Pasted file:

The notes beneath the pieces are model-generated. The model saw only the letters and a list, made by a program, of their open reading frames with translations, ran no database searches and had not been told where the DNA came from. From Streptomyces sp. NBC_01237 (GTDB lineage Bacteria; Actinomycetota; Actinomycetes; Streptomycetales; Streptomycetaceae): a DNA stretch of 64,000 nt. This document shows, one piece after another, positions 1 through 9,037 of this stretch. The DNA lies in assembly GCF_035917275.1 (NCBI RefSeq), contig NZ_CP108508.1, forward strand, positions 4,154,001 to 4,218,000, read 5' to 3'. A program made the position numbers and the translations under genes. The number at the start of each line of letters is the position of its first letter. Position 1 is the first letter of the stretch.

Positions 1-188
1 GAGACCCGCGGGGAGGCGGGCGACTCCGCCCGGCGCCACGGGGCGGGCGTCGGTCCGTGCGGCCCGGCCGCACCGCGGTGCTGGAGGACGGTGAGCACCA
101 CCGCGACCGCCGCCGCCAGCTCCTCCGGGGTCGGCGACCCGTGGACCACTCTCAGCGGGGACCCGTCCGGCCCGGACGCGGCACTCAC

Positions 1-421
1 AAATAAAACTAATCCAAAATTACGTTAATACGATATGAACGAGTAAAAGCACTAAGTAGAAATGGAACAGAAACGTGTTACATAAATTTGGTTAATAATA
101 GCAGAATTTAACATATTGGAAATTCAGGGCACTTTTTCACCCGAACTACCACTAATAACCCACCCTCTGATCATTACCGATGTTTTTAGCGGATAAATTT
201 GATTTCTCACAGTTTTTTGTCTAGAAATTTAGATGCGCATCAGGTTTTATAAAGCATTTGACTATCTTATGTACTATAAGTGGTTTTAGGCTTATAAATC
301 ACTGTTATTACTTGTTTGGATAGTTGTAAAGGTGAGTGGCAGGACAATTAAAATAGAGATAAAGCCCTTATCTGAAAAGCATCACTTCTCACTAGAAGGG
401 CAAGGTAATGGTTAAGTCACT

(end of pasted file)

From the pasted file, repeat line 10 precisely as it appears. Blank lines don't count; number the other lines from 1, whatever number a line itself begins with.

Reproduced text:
401 CAAGGTAATGGTTAAGTCACT